No one answered.  He had no choice but to go in and find out.  Cautiously he made his way forward unsure of what awaited him…

It was just another chamber.  Thankfully, no one was there and he could see nothing remotely sinister.  Richard sighed with relief and did something he would never have done as a rule.  He plonked himself down on a stone edifice in the centre of the room.

A short time later, when his pulse had returned to normal he began to take note of his surroundings.  He desperately needed to sleep but curiosity was gaining the upper hand.  He leaned forward to examine a jade tablet that was part of the strange stone structure he was sitting on.  Suddenly it depressed beneath his fingers.  With a terrifying jolt the whole thing levitated off the ground and started to spin round with a terrible hissing sound that rose and fell in intensity.

Light flooded the chamber.  There was no way he could get off.  He was far too dizzy to be able to keep his balance.  Faster and faster the stone contraption rotated.  His face distorted as the g-force kicked in.  If it wasn’t for the stone upright at his back he’d have been pasted to the wall like a layer of gloopy emulsion.  All he could do was hold on.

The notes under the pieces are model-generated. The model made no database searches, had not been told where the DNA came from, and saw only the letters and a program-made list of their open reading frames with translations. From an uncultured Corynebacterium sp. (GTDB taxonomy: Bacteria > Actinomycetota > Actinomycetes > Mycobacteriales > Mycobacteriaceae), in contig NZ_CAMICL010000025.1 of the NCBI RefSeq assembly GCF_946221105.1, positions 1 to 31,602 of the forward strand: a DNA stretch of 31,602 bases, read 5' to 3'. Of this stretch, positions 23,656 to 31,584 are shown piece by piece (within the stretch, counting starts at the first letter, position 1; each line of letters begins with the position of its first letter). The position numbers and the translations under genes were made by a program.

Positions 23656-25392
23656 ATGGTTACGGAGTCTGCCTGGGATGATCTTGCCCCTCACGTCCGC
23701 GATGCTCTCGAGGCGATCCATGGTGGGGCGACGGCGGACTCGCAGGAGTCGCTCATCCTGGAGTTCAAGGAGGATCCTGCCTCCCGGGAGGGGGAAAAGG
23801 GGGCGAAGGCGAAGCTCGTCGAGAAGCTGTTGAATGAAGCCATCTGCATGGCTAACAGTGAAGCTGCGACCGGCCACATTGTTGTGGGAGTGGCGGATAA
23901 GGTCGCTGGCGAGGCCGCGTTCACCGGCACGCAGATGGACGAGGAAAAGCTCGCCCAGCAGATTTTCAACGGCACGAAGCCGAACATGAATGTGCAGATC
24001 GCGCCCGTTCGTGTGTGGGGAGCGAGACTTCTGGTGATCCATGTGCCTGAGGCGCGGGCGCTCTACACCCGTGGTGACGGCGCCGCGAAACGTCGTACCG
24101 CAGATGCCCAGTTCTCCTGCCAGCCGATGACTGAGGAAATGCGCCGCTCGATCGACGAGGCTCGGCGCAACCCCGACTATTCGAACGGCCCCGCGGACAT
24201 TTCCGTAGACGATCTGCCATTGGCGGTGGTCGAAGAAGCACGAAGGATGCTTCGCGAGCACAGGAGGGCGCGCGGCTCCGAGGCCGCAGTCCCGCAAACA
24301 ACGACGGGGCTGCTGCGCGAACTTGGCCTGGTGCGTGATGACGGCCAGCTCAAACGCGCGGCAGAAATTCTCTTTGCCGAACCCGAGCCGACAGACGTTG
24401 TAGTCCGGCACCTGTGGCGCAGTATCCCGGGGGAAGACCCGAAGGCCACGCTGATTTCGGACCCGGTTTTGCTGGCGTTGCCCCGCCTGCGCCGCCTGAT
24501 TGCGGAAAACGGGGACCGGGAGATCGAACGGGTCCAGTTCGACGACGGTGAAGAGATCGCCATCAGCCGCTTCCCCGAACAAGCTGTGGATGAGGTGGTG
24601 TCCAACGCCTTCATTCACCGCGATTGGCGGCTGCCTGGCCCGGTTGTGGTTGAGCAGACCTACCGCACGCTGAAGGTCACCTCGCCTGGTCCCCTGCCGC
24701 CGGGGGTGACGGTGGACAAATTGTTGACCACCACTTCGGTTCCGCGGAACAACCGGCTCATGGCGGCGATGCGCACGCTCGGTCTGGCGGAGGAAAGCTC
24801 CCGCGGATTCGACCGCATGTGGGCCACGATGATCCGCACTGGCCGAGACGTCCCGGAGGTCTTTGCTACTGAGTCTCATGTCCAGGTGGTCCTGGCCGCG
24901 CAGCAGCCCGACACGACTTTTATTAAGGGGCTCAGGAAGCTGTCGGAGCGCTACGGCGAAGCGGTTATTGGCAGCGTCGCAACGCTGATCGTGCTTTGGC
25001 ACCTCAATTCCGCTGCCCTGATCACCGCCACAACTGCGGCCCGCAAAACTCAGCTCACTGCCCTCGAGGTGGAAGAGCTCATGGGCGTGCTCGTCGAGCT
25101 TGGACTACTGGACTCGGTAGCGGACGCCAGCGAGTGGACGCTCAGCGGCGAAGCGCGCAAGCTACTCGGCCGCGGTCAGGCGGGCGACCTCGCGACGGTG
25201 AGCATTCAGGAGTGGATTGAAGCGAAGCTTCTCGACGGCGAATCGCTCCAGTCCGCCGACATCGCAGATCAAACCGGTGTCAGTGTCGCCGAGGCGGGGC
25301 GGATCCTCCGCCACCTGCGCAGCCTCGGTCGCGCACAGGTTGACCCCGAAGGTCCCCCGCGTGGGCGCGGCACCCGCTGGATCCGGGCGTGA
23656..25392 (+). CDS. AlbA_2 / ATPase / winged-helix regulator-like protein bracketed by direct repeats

Just as he was about to lose consciousness the whole thing ceased with an explosive bang.  He felt it drop to the floor sending his teeth through his upper lip.

Richard shook his head and spat hard to remove the tang of blood from his mouth.  For a second or two he lost consciousness and woke to the sound of buzzing in his ears.

Someone had just fired a gun!

He opened his eyes and found himself looking down the barrel of his antique revolver.  A Mayan Indian was at the other end.

“SHIT!” exclaimed Richard.  Shocked by his outburst, the Indian pulled the trigger.  The bullet scorched through the air, tearing its way through skin, flesh and skull.